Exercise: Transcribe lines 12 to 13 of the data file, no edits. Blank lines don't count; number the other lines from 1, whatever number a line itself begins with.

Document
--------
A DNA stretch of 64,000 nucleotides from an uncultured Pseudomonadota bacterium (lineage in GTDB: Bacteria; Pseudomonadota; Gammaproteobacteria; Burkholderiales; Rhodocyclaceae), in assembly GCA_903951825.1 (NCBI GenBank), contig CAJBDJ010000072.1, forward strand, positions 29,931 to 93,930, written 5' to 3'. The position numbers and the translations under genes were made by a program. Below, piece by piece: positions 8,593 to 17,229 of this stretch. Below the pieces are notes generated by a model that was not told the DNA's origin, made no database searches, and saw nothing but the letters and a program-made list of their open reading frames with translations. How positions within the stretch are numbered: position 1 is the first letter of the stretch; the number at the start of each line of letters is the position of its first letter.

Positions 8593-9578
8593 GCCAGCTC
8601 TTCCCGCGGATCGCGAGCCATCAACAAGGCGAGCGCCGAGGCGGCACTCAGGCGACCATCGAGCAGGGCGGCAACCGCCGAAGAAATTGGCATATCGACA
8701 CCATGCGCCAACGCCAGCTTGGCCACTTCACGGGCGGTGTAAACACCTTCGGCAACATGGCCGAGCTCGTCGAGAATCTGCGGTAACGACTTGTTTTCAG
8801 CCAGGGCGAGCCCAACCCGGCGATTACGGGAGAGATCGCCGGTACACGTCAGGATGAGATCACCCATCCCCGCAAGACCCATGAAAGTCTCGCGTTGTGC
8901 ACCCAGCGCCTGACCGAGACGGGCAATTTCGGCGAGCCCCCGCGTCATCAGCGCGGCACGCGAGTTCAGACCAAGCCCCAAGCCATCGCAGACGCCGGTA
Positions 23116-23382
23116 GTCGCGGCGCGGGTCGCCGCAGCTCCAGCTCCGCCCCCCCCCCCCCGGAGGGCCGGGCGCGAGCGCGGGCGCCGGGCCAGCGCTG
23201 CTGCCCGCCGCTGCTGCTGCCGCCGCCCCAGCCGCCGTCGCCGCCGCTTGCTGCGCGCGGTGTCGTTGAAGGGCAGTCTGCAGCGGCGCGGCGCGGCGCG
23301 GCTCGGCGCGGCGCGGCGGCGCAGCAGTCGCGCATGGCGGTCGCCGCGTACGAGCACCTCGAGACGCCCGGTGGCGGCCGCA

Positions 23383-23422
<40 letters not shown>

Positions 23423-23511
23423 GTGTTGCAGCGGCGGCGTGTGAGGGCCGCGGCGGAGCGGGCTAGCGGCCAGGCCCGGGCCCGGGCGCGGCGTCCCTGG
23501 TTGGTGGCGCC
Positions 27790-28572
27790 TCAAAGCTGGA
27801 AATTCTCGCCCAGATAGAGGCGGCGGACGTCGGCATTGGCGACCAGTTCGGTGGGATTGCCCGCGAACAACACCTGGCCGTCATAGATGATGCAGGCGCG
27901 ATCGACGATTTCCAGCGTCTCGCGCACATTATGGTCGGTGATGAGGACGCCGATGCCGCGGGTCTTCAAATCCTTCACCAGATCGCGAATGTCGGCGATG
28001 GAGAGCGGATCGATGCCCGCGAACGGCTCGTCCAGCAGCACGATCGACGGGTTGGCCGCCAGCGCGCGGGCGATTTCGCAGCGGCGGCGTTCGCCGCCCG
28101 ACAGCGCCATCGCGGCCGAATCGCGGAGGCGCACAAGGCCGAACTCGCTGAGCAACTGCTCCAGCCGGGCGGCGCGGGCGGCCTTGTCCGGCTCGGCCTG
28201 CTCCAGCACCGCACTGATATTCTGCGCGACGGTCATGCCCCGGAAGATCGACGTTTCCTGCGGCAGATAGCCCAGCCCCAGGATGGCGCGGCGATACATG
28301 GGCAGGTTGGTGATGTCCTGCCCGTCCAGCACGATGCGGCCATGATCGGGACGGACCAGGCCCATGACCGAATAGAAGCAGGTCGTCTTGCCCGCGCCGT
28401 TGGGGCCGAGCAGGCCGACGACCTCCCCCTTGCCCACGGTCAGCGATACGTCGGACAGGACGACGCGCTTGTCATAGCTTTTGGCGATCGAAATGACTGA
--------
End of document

Positions 23383-23422
<40 letters not shown>